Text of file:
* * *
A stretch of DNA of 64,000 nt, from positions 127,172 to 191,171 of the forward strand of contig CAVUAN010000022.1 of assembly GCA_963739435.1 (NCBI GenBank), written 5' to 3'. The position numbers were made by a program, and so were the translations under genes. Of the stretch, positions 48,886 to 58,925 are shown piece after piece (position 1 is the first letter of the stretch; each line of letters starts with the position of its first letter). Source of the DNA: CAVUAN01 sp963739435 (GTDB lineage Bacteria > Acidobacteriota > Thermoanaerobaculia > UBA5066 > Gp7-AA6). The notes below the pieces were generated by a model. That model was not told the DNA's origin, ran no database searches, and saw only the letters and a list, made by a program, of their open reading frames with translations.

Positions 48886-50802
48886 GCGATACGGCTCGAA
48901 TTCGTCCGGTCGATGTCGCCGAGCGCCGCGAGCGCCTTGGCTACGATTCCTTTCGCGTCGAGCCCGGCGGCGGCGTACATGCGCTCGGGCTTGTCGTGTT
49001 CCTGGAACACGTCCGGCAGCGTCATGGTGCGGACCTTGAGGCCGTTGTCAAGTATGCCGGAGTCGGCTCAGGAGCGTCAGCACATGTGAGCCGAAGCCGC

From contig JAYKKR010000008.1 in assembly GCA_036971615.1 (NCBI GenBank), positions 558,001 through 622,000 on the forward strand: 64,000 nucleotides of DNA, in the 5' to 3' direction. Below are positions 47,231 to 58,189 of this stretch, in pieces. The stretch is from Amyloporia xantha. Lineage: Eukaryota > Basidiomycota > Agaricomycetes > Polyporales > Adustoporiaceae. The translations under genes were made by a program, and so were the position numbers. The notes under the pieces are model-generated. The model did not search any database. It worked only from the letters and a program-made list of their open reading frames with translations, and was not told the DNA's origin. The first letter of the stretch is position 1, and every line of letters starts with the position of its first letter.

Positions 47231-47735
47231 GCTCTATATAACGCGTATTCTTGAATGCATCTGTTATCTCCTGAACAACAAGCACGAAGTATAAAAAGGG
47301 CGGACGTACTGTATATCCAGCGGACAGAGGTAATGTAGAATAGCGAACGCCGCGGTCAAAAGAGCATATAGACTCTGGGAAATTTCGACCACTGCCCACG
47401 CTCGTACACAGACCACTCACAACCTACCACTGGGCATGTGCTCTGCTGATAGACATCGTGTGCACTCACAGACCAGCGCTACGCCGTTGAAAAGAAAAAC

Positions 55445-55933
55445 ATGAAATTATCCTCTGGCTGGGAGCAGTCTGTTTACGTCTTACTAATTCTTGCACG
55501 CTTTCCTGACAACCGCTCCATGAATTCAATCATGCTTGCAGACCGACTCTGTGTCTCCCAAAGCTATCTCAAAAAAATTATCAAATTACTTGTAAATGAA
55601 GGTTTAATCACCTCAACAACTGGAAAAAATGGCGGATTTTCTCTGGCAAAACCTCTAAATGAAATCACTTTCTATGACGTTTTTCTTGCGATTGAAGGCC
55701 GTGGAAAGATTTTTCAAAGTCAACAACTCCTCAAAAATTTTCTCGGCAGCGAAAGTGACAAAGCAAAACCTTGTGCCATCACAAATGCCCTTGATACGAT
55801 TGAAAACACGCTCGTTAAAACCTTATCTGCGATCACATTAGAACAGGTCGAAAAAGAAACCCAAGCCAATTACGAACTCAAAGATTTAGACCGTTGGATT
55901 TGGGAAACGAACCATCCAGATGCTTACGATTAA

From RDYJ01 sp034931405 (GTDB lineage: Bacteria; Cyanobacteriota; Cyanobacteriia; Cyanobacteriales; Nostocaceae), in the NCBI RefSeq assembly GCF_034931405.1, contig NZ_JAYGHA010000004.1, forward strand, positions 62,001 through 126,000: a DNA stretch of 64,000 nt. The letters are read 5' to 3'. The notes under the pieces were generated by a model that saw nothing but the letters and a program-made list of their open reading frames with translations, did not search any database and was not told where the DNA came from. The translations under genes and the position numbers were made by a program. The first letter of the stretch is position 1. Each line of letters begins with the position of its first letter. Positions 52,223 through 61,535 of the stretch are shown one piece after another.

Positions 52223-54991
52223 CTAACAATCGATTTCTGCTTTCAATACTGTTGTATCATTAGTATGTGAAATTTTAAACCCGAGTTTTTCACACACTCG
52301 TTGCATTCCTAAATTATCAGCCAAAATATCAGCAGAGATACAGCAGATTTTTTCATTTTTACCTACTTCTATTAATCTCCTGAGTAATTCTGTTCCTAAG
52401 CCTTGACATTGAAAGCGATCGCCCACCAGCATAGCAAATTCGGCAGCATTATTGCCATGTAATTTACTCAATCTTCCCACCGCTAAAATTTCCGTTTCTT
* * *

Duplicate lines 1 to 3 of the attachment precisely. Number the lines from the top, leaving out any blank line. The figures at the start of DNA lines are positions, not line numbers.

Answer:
A stretch of DNA of 64,000 nt, from positions 127,172 to 191,171 of the forward strand of contig CAVUAN010000022.1 of assembly GCA_963739435.1 (NCBI GenBank), written 5' to 3'. The position numbers were made by a program, and so were the translations under genes. Of the stretch, positions 48,886 to 58,925 are shown piece after piece (position 1 is the first letter of the stretch; each line of letters starts with the position of its first letter). Source of the DNA: CAVUAN01 sp963739435 (GTDB lineage Bacteria > Acidobacteriota > Thermoanaerobaculia > UBA5066 > Gp7-AA6). The notes below the pieces were generated by a model. That model was not told the DNA's origin, ran no database searches, and saw only the letters and a list, made by a program, of their open reading frames with translations.

Positions 48886-50802
48886 GCGATACGGCTCGAA